So, it’s been a long time huh? Well over a month in fact. Before diving in to my latest review I thought I’d give you all a little update. Long story short: my boyfriend and I are in the process of buying a house! Back in July we viewed a few houses and we found “the one”, swiftly put an offer in after a couple of viewings which got accepted, applied for our mortgage which got accepted and now we’re just in the middle of the solicitors side of things which we’re keeping our fingers crossed doesn’t unearth anything that might delay the sale. Basically my brain has just been packed full of things for the house – there’s a lot more paperwork and admin-y bits and pieces than I anticipated! Because of this, when getting home from work I’ve basically just had the energy to binge watch Game of Thrones and sleep, so reading and writing took an unfortunate back seat.
Well, yesterday I finally finished season 7 of GOT and am now back up to date with the rest of you, ready for season 8 next year. We’re still in a little bit of a limbo with the house but there’s not too much more for me to do right now so my reading has picked back up again. I’m planning on writing a bit of a guide to buying your first home, if that would be of interest to you? Anyway, delay excuses covered, let’s get into the review.
Earlier this year, Harper360 very kindly sent me a copy of The Glass Spare by Lauren DeStefano for review. While not being raved about here there and everywhere, I’d still heard great things about the fantasy debut novel was so excited to get stuck in. Keep reading for my spoiler free review.
From the cover:
Wil Heidle, the only daughter of the king of the world’s wealthiest nation, has grown up in the shadows. Kept hidden from the world in order to serve as a spy for her father—whose obsession with building his empire is causing a war—Wil wants nothing more than to explore the world beyond her kingdom, if only her father would give her the chance.
Until one night Wil is attacked, and she discovers a dangerous secret. Her touch turns people into gemstone. At first Wil is horrified—but as she tests its limits, she’s drawn more and more to the strange and volatile ability. When it leads to tragedy, Wil is forced to face the destructive power within her and finally leave her home to seek the truth and a cure.
But finding the key to her redemption puts her in the path of a cursed prince who has his own ideas for what to do with her power.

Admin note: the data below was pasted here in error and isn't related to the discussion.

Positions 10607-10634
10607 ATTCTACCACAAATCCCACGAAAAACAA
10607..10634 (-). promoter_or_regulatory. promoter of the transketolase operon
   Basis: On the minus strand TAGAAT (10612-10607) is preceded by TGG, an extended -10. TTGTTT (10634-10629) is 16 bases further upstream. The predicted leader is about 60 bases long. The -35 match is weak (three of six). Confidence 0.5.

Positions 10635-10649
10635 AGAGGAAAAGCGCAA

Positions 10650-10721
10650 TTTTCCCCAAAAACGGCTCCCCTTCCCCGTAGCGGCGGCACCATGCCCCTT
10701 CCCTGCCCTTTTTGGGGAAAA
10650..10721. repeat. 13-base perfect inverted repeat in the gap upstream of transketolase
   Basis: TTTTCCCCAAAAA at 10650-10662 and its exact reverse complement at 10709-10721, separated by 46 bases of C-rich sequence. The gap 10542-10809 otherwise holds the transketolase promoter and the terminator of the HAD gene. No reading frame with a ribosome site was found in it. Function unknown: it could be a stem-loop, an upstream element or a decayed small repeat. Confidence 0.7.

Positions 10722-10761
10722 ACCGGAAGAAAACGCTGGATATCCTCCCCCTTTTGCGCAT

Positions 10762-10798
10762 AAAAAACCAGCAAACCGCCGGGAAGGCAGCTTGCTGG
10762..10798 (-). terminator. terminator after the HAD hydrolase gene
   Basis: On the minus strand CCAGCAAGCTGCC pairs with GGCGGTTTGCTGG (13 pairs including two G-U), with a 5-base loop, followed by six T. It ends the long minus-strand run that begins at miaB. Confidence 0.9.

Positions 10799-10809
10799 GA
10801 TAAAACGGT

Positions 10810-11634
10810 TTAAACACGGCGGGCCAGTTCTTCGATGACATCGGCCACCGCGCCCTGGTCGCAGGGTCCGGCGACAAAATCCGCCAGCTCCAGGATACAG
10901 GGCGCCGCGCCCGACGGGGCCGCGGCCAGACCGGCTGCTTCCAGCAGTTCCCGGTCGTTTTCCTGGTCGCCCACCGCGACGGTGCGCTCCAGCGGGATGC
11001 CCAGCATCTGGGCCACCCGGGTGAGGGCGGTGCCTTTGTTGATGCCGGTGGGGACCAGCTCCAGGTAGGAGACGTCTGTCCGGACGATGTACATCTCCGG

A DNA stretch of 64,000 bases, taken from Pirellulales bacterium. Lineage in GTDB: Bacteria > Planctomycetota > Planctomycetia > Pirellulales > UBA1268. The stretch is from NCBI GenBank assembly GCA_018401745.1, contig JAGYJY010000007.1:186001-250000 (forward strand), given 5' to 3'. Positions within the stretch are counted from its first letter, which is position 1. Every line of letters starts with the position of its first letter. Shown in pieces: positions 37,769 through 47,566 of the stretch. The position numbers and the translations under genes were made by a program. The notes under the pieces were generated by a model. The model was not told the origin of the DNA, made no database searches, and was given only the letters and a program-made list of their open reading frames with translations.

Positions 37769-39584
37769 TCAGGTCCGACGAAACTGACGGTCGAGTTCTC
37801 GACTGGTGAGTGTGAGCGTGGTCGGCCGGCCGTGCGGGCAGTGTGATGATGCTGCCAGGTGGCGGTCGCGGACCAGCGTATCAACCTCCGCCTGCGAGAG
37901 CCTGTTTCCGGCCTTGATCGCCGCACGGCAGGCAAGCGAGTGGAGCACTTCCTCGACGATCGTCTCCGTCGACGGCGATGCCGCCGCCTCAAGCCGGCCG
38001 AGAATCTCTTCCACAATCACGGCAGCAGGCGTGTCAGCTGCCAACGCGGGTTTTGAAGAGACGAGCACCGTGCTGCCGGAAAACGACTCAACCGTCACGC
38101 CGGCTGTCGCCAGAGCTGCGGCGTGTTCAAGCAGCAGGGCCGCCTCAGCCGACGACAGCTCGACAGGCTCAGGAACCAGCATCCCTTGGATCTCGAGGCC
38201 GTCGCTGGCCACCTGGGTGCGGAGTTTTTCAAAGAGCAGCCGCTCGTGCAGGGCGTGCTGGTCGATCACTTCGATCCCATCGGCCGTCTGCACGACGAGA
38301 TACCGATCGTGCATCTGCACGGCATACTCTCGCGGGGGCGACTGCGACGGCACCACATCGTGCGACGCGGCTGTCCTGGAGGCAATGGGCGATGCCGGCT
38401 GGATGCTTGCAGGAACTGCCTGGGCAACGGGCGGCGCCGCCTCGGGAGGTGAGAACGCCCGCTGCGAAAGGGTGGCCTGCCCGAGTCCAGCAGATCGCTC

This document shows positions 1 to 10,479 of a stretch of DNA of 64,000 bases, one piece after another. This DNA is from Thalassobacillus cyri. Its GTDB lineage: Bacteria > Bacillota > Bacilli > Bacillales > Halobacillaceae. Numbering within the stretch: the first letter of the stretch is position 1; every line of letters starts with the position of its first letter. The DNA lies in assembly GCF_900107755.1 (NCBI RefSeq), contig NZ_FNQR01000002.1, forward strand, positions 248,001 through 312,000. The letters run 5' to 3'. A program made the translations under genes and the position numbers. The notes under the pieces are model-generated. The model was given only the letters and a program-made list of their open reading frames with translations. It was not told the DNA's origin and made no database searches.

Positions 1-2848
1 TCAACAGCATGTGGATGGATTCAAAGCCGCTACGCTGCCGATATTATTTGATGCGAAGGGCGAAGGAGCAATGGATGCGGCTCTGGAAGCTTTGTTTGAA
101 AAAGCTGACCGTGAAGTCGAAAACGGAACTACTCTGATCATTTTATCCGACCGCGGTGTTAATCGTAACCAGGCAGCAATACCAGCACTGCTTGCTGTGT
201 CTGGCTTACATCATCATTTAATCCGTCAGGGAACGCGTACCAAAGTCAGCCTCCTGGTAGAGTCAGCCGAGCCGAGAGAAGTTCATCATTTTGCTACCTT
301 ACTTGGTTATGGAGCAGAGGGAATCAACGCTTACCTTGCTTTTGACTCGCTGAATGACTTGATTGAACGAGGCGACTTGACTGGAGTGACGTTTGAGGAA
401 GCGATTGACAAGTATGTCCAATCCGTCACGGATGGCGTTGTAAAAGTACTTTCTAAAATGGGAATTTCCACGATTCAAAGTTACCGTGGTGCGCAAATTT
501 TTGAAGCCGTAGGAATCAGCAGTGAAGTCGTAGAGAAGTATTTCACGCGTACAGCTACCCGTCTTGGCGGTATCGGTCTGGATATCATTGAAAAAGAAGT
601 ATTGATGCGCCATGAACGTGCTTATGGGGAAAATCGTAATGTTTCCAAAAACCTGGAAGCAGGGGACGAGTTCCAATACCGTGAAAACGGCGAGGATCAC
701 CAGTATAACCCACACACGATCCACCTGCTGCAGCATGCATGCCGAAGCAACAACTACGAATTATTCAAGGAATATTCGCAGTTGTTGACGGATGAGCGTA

With a world on the brink of war and a power of ultimate destruction, can Wil find a way to help the kingdom that’s turned its back on her, or will she betray her past and her family forever?
So it has been a little while since I read this book, and I wish I’d written my review sooner so that it could be much more informative and well put together, but that can’t be helped. The thing I remember loving the most about this story was the blend of traditional methods of living with modern technology and alchemy which I found really enjoyable to read about – I want a pair of Wil’s data goggles!
In terms of the plot, it was definitely an interesting and unique premise that I haven’t read about before, though it did include a couple of tropes we come to expect in YA. In the beginning, the pacing was quite slow so it took me a little while to finally get into the story, but around 150 pages in it did begin to pick up and I read through the last half pretty quickly.
I enjoyed reading from Wil’s perspective; a strong female character who wasn’t afraid to do what she believes was right (even if sometimes I did question her decisions)! The strong family bonds were really lovely to read about, as often in YA we find that “the chosen one” basically has no family at all. While discussing the family, it’s important to note that there is also talk of OCD and mental health as her mother has compulsions that she believes if she doesn’t complete something bad is going to happen. This definitely resonated with me, and while it is mentioned a couple of times to describe the woman, it is never fully explored which I would have appreciated.
The friendships in The Glass Spare were also a nice addition, particularly between Loom and Zay as you don’t often read about platonic girl/boy relationships! The romance featured was also quite nice, as while it is hinted to often, it’s very slow burn to the point nothing reeeally happens. It definitely doesn’t overshadow the plot despite being a contributing factor to the direction it takes. While there were definitely parts of the characters that I enjoyed, I unfortunately didn’t feel too much of a connection with any one of them, which meant that I was happy to see the plot take any direction and didn’t feel driven to a particular arc.
Overall, The Glass Spare was an enjoyable read with refreshing aspects that held my interest throughout. Unfortunately I just felt it was missing something for me, and so can’t say that I loved it. 3.5 stars!